BT not spending enough on last-mile wholesale network, say UK MPs
19 July 2016 | Alan Burkitt-Gray
BT is spending money earned from Openreach on group priorities, not on improving access infrastructure, says MPs’ committee.
A committee of UK politicians has called for Openreach – the BT division that runs an equal-access last-mile wholesale network – to be allowed to raise its own finance in the capital markets, if it remains part of BT.
They question BT’s investment decisions, saying that “BT Group is exploiting the position of vertical integration to make strategic decisions that favour the group’s priorities and interests, at the expense of its access infrastructure business.”
They imply that BT is using the security of “Openreach’s utility-type assets to cross-subsidise riskier activities elsewhere in the group”, and say Openreach “is significantly under-investing in the access infrastructure and services on which a large part of the public rely”.
The report, from the Culture, Media and Sport committee of the House of Commons, clearly indicates that its ideal would be for Openreach to be separated out into an independent wholesale operator, providing last-mile fibre and copper access to residential and commercial premises.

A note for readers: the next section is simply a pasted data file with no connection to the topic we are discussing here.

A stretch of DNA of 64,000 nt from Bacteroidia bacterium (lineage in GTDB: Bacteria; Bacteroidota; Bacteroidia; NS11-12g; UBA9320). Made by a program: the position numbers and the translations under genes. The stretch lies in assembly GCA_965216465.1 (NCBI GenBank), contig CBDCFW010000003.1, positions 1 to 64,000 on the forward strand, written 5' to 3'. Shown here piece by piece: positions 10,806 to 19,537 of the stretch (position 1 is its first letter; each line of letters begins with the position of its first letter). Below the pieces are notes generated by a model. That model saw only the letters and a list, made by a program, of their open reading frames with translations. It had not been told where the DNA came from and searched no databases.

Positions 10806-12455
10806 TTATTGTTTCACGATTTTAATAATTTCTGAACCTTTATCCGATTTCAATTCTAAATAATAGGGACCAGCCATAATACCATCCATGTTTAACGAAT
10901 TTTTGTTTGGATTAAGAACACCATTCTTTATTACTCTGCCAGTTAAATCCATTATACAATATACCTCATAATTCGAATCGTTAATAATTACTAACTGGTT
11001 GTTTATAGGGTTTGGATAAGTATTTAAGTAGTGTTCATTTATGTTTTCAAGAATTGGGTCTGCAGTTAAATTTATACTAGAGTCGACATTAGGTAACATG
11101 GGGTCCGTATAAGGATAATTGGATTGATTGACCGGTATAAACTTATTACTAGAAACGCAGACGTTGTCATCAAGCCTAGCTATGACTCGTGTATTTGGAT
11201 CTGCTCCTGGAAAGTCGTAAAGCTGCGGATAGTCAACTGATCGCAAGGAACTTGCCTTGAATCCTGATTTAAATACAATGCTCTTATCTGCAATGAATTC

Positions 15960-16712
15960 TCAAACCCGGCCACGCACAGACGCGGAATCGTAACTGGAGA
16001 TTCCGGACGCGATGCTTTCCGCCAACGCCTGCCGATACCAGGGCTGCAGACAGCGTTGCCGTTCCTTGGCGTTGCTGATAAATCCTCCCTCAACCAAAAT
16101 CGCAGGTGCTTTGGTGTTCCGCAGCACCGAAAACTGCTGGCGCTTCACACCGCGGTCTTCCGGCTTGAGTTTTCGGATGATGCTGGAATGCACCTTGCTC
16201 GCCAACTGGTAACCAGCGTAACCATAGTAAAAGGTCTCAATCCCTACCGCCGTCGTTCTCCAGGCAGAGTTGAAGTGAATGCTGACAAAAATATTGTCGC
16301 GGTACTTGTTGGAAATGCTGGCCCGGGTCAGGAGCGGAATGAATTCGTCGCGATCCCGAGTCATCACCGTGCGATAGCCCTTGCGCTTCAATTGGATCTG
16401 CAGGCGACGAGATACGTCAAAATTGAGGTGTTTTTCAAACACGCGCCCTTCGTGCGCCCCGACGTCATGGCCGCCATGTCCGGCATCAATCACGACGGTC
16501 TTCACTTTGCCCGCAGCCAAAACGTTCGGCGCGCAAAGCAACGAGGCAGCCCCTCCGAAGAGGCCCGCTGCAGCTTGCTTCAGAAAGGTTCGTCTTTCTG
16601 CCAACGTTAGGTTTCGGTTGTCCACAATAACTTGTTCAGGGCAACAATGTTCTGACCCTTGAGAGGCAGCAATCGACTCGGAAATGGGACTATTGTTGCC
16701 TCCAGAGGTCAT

The UK regulator, Ofcom, has already said that it is considering full separation. “That option should be kept firmly on the table,” say the MPs. “Ofcom has said that the proposals BT has offered to date on governance, performance, status and other arrangements of Openreach have not gone far enough.”
They say that “Ofcom must remain resolute in its negotiations with BT, to ensure that the reform necessary to establish the quality and availability of communications services needed for UK consumers and businesses is delivered.”
They warn that even though “over £1.7 billion of public money is expected to be invested in closing the digital divide” and that 95% of premises should have access to superfast broadband by the end of next year, “there is a serious public concern that the UK is not adequately investing in critical telecoms infrastructure. The UK is a laggard by international standards in providing fibre connectivity,” they say.
“This could result in a widening, not a narrowing, of the digital divide; especially as demand for faster services escalates after 2020.”
The current policy “has left a patchwork of premises that have not been reached, and created much uncertainty among local residents as to whether or not they will be connected or receive improved speed”.
They warn of a “lack of transparency in Openreach’s costs and deployment plans, the apparent effect of which has been to stifle local competition and thwart other network providers’ planning. At the same time, Openreach’s historically poor service record has failed to improve in the face of escalating demands on the network.”
The current aim is for a universal service obligation (USO) of 10Mbps. But the MPs warn that “the need for an increase in the USO minimum download speed to 30Mbps by 2022 is entirely foreseeable, and the Government will need to make active plans for this eventuality”.
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